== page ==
And now for something completely different, from the business pages of the Los Angeles Times:
They came to the Las Vegas mansion in waves, chasing tales of ghosts and murder. Some came to gawk or snap photos in front of its black metal gate. Others came to worship Satan. Thrill seekers broke in and drew pentagrams and carved upside-down crosses throughout the house.
The vandals came after “Ghost Adventures” featured the mansion on an episode that warned of a “nasty, evil spirit” that lurked inside. The homeowner fumed and sued. He wanted the Travel Channel show to pay damages.But how do you calculate the effect that demons have on property value?
You ask Randall Bell.
The 54-year-old Laguna Beach resident is a doom-and-gloom real estate appraiser. He has carved out a singular niche, fielding calls from governments, big businesses, crime victims and international media, all seeking insight into the worth of stigmatized properties.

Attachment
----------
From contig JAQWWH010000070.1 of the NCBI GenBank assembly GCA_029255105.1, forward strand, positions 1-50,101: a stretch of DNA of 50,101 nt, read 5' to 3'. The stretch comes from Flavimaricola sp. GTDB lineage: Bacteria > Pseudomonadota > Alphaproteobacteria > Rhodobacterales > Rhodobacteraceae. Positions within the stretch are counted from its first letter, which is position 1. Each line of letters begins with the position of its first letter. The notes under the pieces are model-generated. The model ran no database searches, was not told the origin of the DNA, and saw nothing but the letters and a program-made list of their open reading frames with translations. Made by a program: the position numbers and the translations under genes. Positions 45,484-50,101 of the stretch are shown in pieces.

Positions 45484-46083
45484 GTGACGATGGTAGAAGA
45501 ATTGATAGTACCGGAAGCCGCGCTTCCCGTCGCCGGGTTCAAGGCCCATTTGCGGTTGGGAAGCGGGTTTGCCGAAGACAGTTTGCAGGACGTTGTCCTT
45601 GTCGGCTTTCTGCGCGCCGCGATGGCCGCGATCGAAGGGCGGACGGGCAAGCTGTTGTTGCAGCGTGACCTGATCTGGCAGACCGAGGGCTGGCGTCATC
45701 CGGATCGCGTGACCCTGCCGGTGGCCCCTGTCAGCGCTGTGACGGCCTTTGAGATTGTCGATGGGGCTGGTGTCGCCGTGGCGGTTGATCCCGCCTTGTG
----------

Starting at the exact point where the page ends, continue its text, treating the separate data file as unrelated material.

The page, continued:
His caseload is ripped from the headlines: Nicole Brown Simpson’s Brentwood condo; the Rancho Santa Fe mansion where 39 Heaven’s Gate cult members committed suicide; JonBenet Ramsey’s house in Colorado; the World Trade Center site; properties damaged in the Rodney King riots and by Hurricane Katrina.Bell recently estimated the financial toll that the mansion’s owner, Keith Resnick, alleges that “Ghost Adventures” inflicted on his house, which is in a posh neighborhood in sight of the Stratosphere hotel. During one of his visits last year, Bell went from room to room, surveying the vandalism.
He pondered the lost value from the perception — created by the show — that mobsters had carried out executions here.
The fire damage, crumbling stucco and repeated break-ins after the show aired in 2010 meant that his client would lose a lot of money in selling the house he had once planned to live in. For Bell, it was yet another case in a long, strange career.
“I love a challenge — the biggest, baddest, bring it on,” Bell says. “Every day of the week, there are new places to go and new disasters.”